The US Federal Reserve, per its dual mandates of maintaining price stability and full employment, has responded aggressively to reflate the economy and asset prices. The Fed’s actions are proving successful (note the recent decline in the US dollar and the rise in commodity prices) but are unlikely to unleash massive inflationary pressures on the US economy. Structural forces against inflation, including an aging population globally and technological progress, remain and will now be compounded by a protracted period of elevated unemployment globally.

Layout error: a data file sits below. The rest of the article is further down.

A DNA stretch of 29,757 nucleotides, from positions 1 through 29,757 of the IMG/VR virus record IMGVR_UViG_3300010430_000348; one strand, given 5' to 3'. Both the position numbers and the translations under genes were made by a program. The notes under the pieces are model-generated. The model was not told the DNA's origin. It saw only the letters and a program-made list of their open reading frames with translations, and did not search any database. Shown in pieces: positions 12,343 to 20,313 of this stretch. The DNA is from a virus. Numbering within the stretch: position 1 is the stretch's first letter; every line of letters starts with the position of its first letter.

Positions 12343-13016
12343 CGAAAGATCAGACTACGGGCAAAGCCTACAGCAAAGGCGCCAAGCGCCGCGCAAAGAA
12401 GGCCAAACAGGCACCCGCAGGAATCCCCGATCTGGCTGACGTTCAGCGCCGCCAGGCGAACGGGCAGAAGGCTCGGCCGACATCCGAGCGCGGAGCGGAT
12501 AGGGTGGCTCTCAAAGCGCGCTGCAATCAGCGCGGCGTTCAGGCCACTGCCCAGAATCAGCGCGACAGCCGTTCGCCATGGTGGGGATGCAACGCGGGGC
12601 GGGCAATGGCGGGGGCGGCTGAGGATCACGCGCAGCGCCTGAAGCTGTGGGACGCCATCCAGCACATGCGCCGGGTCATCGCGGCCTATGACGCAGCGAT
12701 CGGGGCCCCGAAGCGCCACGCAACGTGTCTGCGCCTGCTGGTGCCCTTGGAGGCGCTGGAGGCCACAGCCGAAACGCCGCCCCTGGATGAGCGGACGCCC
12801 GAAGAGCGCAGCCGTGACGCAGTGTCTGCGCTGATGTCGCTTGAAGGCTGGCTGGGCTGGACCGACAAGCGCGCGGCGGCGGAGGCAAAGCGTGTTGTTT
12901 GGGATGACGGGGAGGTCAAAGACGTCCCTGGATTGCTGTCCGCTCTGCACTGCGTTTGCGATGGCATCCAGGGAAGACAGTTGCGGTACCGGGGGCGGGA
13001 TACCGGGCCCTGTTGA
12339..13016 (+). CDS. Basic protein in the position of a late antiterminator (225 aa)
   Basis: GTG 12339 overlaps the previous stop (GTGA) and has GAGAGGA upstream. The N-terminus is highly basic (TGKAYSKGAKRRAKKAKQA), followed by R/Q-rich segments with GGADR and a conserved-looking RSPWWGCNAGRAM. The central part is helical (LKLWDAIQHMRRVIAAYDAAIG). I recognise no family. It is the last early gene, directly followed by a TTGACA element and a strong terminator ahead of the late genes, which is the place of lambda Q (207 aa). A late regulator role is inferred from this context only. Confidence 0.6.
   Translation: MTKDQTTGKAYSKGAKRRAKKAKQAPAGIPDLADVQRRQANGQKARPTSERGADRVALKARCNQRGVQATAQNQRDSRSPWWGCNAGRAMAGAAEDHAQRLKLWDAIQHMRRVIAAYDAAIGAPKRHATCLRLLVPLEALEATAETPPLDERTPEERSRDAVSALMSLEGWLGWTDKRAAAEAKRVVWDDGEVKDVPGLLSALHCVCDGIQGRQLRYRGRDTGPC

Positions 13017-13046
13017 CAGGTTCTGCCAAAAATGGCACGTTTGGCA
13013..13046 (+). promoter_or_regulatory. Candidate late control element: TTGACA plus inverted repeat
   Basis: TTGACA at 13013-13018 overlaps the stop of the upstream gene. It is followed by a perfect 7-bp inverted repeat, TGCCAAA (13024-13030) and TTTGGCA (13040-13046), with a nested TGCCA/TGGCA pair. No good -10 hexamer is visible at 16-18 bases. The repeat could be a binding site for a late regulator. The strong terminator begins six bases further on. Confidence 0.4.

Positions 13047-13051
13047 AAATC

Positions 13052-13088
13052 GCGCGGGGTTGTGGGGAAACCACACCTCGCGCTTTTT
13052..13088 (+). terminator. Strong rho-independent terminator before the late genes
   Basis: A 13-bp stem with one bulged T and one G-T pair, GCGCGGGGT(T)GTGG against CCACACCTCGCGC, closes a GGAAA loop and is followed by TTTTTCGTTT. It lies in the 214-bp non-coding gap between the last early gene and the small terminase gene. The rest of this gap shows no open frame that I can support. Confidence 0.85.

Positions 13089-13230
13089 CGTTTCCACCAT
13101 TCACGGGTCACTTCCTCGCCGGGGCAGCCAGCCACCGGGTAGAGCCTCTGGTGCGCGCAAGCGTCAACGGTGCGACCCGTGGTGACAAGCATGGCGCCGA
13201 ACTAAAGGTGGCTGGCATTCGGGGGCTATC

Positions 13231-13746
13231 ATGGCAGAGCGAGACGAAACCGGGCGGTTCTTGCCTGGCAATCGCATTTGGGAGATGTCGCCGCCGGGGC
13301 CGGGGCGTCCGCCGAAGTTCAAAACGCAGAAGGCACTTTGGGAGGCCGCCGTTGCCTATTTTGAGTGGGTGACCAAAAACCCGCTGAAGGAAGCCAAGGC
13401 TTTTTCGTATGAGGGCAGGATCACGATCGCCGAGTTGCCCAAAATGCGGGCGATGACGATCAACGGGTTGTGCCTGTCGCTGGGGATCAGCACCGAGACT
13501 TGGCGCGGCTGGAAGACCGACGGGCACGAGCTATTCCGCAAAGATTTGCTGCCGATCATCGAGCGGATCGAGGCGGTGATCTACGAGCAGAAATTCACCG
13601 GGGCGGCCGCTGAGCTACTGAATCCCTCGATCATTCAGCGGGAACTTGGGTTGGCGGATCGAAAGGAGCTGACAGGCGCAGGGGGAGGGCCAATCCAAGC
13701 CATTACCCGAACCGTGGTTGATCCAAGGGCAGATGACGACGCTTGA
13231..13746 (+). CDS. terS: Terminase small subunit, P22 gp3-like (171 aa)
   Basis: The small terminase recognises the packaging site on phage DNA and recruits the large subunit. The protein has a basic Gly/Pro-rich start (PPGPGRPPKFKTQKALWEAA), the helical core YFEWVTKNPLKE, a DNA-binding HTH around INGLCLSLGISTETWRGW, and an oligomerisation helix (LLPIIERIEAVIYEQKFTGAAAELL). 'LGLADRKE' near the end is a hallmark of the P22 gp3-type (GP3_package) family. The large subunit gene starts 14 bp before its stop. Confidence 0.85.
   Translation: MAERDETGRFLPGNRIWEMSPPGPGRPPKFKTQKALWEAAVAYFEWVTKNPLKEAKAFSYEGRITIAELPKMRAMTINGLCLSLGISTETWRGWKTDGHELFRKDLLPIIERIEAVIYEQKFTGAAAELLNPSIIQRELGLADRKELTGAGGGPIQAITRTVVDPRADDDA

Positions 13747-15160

5. Has the much-anticipated rotation from growth stocks to value stocks finally commenced?
A more accurate assessment than a rotation would be a widening of the breadth of the market (currently more than 95% of the companies in the S&P 500 Index are trading above their 50-day moving average). Value stocks finally started to participate in recent weeks, even as growth stocks outperformed in the month of May.
For value to outperform growth, there needs to be a catalyst. Successful reopening of large segments of the economy and subsequent improvements in economic activity would likely be that catalyst. Sectors and industries such as financials, energy, hotels, and airlines would be likely beneficiaries. If instead we emerge from the pandemic in inconsistent and irregular intervals, then it is likely to be an environment that continues to favor true growth companies.